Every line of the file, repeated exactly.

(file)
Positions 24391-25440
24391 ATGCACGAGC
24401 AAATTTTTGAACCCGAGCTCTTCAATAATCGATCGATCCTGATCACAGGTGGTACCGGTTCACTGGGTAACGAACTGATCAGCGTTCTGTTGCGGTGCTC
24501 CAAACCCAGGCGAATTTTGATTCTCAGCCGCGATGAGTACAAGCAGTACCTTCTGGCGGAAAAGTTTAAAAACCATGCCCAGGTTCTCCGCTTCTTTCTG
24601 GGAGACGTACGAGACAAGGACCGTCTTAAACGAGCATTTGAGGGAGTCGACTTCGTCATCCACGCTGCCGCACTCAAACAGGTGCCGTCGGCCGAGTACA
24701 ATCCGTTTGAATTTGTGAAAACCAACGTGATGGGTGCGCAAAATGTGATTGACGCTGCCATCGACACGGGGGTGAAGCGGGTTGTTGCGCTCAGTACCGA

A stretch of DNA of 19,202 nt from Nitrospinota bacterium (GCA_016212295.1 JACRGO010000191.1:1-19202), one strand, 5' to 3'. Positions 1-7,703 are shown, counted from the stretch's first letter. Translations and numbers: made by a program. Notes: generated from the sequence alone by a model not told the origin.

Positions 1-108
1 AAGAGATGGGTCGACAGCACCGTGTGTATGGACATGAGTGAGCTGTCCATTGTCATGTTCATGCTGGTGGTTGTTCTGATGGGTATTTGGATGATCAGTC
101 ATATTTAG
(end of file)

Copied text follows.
Positions 24391-25440
24391 ATGCACGAGC
24401 AAATTTTTGAACCCGAGCTCTTCAATAATCGATCGATCCTGATCACAGGTGGTACCGGTTCACTGGGTAACGAACTGATCAGCGTTCTGTTGCGGTGCTC
24501 CAAACCCAGGCGAATTTTGATTCTCAGCCGCGATGAGTACAAGCAGTACCTTCTGGCGGAAAAGTTTAAAAACCATGCCCAGGTTCTCCGCTTCTTTCTG
24601 GGAGACGTACGAGACAAGGACCGTCTTAAACGAGCATTTGAGGGAGTCGACTTCGTCATCCACGCTGCCGCACTCAAACAGGTGCCGTCGGCCGAGTACA
24701 ATCCGTTTGAATTTGTGAAAACCAACGTGATGGGTGCGCAAAATGTGATTGACGCTGCCATCGACACGGGGGTGAAGCGGGTTGTTGCGCTCAGTACCGA

A stretch of DNA of 19,202 nt from Nitrospinota bacterium (GCA_016212295.1 JACRGO010000191.1:1-19202), one strand, 5' to 3'. Positions 1-7,703 are shown, counted from the stretch's first letter. Translations and numbers: made by a program. Notes: generated from the sequence alone by a model not told the origin.

Positions 1-108
1 AAGAGATGGGTCGACAGCACCGTGTGTATGGACATGAGTGAGCTGTCCATTGTCATGTTCATGCTGGTGGTTGTTCTGATGGGTATTTGGATGATCAGTC
101 ATATTTAG